I met Dale when I was a junior in high school through the Northwest Texas Conference Council of Youth Ministries. One of his youth, who is now a youth minister himself, was very involved in our group, therefore Dale became very involved.

There are those people you meet in life that have a last impact on you – Dale is one of these in my life. His love for God is evident the moment you meet him and is family are some of the kindest people that I know.

While having dinner the family told a story about a Mother’s Day picnic adventure they had in Palo Duro Canyon. Upon entering the park, they turned down a map offered to them at the entrance since they had been there many times.

After they finished with their early evening meal, the girls wanted to explore so Dale, along with one of the girls boyfriends, and the girls took off.

After walking for a while, they decided it was time to head back but realized they were quite a ways away from where they started. With the hopes of finding a short cut, they continued around curves hoping to find one that cut back left, but all went right.

As the sun went down and the air cooled off, Brenda became worried because it was not like Dale to get lost. Search parties were sent out and after several hours of walking, no water, blisters, and a few tears, everyone was found.

How many times does this happen, figuratively speaking, in our daily lives? We turn down the offer to spend time studying God’s Word and taking it along. Then, we try to do things our own way, which can lead us further away from where we really need to be. And then after time, sometimes hours, sometimes days and sometimes years later, after a lack of spiritual water, physical and mental wear, and maybe even a few tears, we get found.

I encourage you to stop, examine where you are and see if you might need to grab that Map and head a different direction.

Tuesday, March 22, 2011

Teaching and Learning

As an agricultural communications student at Texas Tech, I get to take a class called introduction to agricultural education. Before the semester started, I wasn’t too excited about this one. It is a lower-level class and I don’t have much interest in teaching. However, it has turned into one of my favorite classes of my entire college career.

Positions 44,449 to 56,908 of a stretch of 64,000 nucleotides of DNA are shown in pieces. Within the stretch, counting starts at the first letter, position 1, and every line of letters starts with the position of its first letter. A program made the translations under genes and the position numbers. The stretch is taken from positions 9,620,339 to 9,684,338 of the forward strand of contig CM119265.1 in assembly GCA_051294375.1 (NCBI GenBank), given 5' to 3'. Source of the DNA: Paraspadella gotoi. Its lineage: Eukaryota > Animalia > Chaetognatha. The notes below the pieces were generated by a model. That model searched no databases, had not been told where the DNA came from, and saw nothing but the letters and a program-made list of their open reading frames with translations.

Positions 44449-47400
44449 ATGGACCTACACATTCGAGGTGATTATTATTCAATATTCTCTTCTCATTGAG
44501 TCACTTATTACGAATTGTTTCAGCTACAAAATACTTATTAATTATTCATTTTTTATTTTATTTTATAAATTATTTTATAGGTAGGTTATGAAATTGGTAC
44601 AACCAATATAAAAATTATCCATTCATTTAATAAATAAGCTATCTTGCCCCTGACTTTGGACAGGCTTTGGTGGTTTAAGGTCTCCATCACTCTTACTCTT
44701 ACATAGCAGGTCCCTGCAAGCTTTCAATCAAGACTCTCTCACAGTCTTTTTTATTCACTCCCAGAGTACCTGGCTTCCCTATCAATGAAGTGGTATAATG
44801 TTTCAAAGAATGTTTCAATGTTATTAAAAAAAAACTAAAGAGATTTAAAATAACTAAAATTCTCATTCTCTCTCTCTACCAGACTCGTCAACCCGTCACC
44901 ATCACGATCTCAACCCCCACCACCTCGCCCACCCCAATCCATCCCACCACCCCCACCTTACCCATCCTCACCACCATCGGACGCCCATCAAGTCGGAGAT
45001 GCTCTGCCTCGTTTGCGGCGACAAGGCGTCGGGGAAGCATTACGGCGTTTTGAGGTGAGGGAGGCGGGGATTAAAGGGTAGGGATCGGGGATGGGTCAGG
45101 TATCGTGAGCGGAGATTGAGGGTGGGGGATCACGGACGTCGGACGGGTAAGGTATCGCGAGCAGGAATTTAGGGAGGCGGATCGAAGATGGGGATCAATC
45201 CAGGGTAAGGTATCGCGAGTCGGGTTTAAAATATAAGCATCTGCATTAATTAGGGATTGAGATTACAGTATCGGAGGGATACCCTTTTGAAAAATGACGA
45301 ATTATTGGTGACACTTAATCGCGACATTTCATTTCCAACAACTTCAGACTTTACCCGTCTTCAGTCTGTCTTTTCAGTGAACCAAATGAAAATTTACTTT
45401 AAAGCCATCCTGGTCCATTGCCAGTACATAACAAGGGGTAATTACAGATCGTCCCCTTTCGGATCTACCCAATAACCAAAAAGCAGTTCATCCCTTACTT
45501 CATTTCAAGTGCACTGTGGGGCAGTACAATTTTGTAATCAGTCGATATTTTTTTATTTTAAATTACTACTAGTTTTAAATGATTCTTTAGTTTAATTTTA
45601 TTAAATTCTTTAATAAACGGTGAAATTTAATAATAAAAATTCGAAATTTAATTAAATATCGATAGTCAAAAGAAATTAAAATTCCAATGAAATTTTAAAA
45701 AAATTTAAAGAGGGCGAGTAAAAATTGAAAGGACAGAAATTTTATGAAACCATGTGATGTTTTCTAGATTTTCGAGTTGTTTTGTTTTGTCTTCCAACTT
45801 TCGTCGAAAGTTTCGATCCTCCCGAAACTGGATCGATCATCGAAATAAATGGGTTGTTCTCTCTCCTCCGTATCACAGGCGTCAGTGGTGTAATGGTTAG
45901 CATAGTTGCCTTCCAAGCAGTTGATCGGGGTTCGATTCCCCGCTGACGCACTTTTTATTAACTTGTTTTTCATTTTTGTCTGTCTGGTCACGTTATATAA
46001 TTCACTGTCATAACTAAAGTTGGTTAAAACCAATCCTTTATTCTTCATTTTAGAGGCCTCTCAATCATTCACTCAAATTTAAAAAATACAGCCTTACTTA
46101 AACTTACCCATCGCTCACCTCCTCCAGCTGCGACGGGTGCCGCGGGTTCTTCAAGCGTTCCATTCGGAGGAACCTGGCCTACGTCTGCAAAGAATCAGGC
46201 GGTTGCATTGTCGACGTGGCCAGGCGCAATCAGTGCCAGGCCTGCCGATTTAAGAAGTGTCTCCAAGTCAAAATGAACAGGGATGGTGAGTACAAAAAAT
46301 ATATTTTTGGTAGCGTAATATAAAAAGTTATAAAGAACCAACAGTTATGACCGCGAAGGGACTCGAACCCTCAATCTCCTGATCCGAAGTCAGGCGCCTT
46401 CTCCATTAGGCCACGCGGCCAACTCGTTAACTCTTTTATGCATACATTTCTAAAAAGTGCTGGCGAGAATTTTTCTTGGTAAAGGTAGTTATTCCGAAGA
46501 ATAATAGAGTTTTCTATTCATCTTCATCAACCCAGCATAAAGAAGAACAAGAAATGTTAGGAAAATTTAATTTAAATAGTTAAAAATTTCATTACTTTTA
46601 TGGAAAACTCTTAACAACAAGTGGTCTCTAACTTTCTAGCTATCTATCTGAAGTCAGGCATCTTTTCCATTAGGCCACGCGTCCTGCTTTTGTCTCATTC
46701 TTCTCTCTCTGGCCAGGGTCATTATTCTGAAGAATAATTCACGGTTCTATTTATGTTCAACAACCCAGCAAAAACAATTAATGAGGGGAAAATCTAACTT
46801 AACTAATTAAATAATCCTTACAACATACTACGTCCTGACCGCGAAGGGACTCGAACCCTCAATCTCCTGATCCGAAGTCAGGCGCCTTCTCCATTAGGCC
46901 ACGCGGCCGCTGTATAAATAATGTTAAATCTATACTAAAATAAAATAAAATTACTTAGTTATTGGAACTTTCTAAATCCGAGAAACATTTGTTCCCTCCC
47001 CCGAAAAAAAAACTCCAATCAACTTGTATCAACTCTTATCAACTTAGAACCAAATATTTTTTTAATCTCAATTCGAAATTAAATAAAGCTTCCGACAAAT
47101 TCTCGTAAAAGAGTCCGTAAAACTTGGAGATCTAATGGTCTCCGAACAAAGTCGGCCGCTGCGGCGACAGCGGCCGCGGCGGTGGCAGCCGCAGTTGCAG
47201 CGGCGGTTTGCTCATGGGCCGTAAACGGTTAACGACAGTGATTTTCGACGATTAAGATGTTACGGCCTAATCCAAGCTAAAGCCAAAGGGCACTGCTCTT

It is interesting because we are studying the theories of how people learn and I love learning why we do things a certain way or why we think the way we do.

The Father of experiential learning, John Dewey, once said, “An ounce of experience is worth more than a ton of theory.”

In a recent lecture, we studied about how past experiences affect other knowledge that is gained. The example my professor used was learning to drive – when you turn 15 and are taking drivers education, most people understand that red means stop, green means go. We bring in prior knowledge and apply it to the new information. We have experience in others stopping at red lights and going when it turns green.

The point was brought up that one of the best ways to learn something is to teach it to others. As a teaching assistant (TA) for an ag communications technical writing class at Tech, I have the opportunity to lecture occasionally. I have taken the class once, sat through last semester’s class as the TA but when I teach, I not only learn about the topic that I’ve been exposed to at least twice, but I truly understand it.

“Teaching isn’t about what you know; teaching is about what you can learn and share with others.” – Dr. Rudy Ritz, professor of ag education at Texas Tech.

That is my hope with this column – that I can take what I learn through my experiences in life and share it with you to encourage and uplift.

The word ‘teach’ appears 361 times in the New International Version of the Bible.

Psalm 25:4 says, Show me your ways Lord, teach me your paths.

I look forward to sharing more about what I’ve learned in this class and how the knowledge can be applied to every day life and our walk with God. And maybe that is the reason that I love the class so much – because what we are learning is applicable information that I can use right now, this very day.

Wednesday, March 9, 2011

Memorizing vs. Understanding

As a college student, I take tests quite often. The week before Spring Break and finals week are two of the toughest because of midterm and final exams.

Tests frustrate me. It’s not the fact that I am actually tested, but because I sometimes feel like I’m just memorizing information and not actually learning and gaining the knowledge.

Projects, although time consuming, are great because I have to apply what I know and have learned and produce an outcome.

I think that studying scriptures is the same way. I can memorize tons of Bible verses and regurgitate them, but what good does that do me if I don’t comprehend and apply what I read and say?

James 1:19-25 says, Do not merely listen to the word, and so deceive yourselves. Do what it says. Anyone who listens to the word but does not do what is says is like someone who looks at his face in a mirror and, after looking at himself, goes away and immediately forgets what he looks like. But whoever looks intently into the perfect law that gives freedom, and continues in it – not forgetting what they have heard, but doing it – they will be blessed in what they do.